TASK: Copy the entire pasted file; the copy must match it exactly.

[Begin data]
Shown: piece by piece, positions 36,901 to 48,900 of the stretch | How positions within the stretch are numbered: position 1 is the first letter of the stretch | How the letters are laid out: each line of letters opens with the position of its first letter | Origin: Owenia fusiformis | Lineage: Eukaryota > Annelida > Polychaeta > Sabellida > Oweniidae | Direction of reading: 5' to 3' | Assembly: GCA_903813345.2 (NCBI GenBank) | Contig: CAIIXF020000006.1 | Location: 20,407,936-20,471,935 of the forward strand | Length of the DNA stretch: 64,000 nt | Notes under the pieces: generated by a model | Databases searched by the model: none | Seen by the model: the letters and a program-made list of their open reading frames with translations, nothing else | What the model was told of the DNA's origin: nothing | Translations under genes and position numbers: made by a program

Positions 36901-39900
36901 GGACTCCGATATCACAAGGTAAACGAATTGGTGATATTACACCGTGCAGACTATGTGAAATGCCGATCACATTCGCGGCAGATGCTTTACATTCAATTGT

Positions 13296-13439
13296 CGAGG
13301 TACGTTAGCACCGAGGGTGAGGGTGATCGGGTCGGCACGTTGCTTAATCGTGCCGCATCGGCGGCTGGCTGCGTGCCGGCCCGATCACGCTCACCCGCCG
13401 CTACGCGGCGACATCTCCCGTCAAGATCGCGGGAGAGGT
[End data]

Shown: piece by piece, positions 36,901 to 48,900 of the stretch | How positions within the stretch are numbered: position 1 is the first letter of the stretch | How the letters are laid out: each line of letters opens with the position of its first letter | Origin: Owenia fusiformis | Lineage: Eukaryota > Annelida > Polychaeta > Sabellida > Oweniidae | Direction of reading: 5' to 3' | Assembly: GCA_903813345.2 (NCBI GenBank) | Contig: CAIIXF020000006.1 | Location: 20,407,936-20,471,935 of the forward strand | Length of the DNA stretch: 64,000 nt | Notes under the pieces: generated by a model | Databases searched by the model: none | Seen by the model: the letters and a program-made list of their open reading frames with translations, nothing else | What the model was told of the DNA's origin: nothing | Translations under genes and position numbers: made by a program

Positions 36901-39900
36901 GGACTCCGATATCACAAGGTAAACGAATTGGTGATATTACACCGTGCAGACTATGTGAAATGCCGATCACATTCGCGGCAGATGCTTTACATTCAATTGT

Positions 13296-13439
13296 CGAGG
13301 TACGTTAGCACCGAGGGTGAGGGTGATCGGGTCGGCACGTTGCTTAATCGTGCCGCATCGGCGGCTGGCTGCGTGCCGGCCCGATCACGCTCACCCGCCG
13401 CTACGCGGCGACATCTCCCGTCAAGATCGCGGGAGAGGT